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J&K Polls: It's Jammu Vs Kashmir

J-K has again handed out a fractured verdict with NC as the largest party, though its gains were primarily in the Valley. Amarnath blesses BJP I Small parties get smaller

, ET Bureau|
Dec 29, 2008, 09.18 AM IST
SRINAGAR: The gruelling 73-day, seven-phase poll exercise in Jammu and Kashmir threw up a hung verdict on Sunday, albeit not without surprises. Though the Congress��� main support base has shrunk, it has still emerged as the kingmaker in the state. The state would have another spell of coalition rule, and going by the nature of the verdict, the National Conference (NC) is set to form the next government with the help of the Congress. The BJP, which saw its tally increasing from one to 11, remains a pariah for the two main regional players, and hence was forced to sit in the opposition.

In the 87-member House (excluding two women being nominated), NC, with 28 seats, has re-emerged as the largest political party with PDP a distant second with 21 seats. The Congress has 17 and BJP 11, a net improvement of 10 seats���all in the Jammu region. Panthers Party, another emerging political force in the Jammu region, won three seats, CPM one while six others were taken by independents.

The Valley, which sends as many as 46 MLAs to the state Assembly, saw a toss-up between NC and PDP, with the Congress getting squeezed in the process. BJP, riding on popular sentiment generated by its backing of the Amarnath agitation, made impressive inroads in the Hindu-dominated Jammu region, bagging 11 of the 20 Hindu-majority seats.

If the Congress managed to put a halt to the rampaging BJP in this region, it was thanks largely to the efforts of former chief minister Ghulam Nabi Azad, who not only retained his Bhaderwah seat, but also helped the Congress cling onto its base in the Doda district.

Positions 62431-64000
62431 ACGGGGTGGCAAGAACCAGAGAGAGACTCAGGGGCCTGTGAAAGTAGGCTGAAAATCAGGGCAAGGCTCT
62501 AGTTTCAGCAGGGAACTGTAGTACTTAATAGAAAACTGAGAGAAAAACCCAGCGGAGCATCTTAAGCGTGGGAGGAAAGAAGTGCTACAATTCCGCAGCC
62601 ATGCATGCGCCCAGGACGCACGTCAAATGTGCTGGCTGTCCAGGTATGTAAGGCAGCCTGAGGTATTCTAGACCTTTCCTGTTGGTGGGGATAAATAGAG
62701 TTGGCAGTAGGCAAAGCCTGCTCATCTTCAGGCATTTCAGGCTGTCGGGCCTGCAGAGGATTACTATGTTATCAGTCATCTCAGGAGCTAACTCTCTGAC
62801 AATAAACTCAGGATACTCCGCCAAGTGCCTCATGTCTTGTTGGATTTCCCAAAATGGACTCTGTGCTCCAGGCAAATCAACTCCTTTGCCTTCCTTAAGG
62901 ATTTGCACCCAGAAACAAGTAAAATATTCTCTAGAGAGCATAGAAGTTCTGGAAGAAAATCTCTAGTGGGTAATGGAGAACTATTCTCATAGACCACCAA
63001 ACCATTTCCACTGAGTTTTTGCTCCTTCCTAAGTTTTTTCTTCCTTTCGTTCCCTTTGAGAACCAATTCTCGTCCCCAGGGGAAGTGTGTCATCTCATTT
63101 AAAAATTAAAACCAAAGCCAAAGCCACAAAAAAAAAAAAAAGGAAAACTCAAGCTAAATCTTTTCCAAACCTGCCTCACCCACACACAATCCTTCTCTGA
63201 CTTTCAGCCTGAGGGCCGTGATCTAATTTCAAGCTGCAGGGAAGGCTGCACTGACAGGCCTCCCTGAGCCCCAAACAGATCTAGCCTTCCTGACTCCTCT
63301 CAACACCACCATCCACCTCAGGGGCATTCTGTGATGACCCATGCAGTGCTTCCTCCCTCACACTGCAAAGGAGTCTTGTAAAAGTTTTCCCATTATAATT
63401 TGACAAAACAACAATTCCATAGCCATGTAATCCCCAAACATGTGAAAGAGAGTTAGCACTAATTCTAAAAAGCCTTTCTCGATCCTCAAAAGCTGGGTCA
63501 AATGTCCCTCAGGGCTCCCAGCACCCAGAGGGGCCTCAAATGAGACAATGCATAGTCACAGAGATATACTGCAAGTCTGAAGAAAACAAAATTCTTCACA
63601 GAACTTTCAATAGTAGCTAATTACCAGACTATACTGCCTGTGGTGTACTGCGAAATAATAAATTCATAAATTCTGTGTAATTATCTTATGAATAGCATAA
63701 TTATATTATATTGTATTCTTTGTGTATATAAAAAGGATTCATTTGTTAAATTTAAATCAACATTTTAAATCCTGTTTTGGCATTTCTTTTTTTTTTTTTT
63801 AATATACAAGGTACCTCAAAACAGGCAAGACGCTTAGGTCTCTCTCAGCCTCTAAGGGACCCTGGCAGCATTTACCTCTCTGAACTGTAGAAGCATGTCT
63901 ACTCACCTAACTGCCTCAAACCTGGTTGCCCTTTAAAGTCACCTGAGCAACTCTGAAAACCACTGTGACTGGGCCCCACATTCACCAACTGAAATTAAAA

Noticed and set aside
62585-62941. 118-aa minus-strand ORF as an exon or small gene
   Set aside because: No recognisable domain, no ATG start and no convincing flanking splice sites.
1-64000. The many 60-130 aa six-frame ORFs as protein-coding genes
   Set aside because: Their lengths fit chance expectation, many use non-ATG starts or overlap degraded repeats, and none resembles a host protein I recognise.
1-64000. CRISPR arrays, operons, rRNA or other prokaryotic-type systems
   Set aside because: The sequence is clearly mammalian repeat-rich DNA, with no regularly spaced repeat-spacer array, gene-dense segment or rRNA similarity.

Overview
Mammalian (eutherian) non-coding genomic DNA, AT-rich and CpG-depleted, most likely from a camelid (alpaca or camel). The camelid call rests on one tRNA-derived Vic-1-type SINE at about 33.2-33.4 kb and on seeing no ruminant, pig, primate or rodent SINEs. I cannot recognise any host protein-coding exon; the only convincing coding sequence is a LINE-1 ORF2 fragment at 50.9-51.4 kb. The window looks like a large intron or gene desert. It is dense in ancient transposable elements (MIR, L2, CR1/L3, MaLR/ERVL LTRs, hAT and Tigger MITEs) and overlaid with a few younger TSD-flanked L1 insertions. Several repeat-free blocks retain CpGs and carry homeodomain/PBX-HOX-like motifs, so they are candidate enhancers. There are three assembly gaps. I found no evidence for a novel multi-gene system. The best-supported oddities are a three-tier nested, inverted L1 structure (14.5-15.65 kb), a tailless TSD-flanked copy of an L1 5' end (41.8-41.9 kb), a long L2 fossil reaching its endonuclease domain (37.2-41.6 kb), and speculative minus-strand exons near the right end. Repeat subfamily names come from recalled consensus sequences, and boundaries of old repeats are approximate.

Though NC had emerged the largest political party in 2002 as well, it had decided to sit in opposition. This time, Omar Abdullah and Farooq Abdullah are in the House, even though the party could barely touch the 28 seats won by it in 2002. In fact, the senior Abdullah won from both the Srinagar seats���Hazratbal and Sonawar.

This election witnessed 1,354 contestants for 87 seats of which 67 were women, the highest till now in J&K . The successful women candidates include PDP president Mehbooba Mufti and NC���s Shamima Firdous. The independents had a poor show this time and most of them lost security deposits.

One of the surprising aspects of the results is the success of candidates accused in Kashmir���s sensational sleaze racket. Barring Raman Matoo, who lost to NC in low-polled Habakadal, all others made it to the state Assembly.

These include Ghulam Ahmad Mir of the Congress and Hakim Mohammad Yasin (who runs the Peoples Democratic Front). Ghulam Hassan Mir, a PDP rebel who floated the Democratic Party Nationalist (DPN), also managed to get re-elected from north Kashmir���s Gulmarg. This time, there was a huge turnout in Kulgam with an avowed motive to vote out CPM leader Yousuf Tarigami, though he managed to get re-elected for the third consecutive term with a narrow margin.

Though almost every district voted on expected lines, Srinagar and Jammu made a difference. Srinagar district, with eight segments, was the least-polled belt, and all the seats went to NC. This gave PDP a crushing defeat and led to the loss of its lone urban face, Tariq Hameed Karra, who was all out in the field to challenge Mr Abdullah with his wife and sister-in-law as well.

BJP���s upsurge in the Jammu region resulted in the defeat of former deputy chief minister Mangat Ram Sharma, who lost out to the saffron party in Jammu (West).
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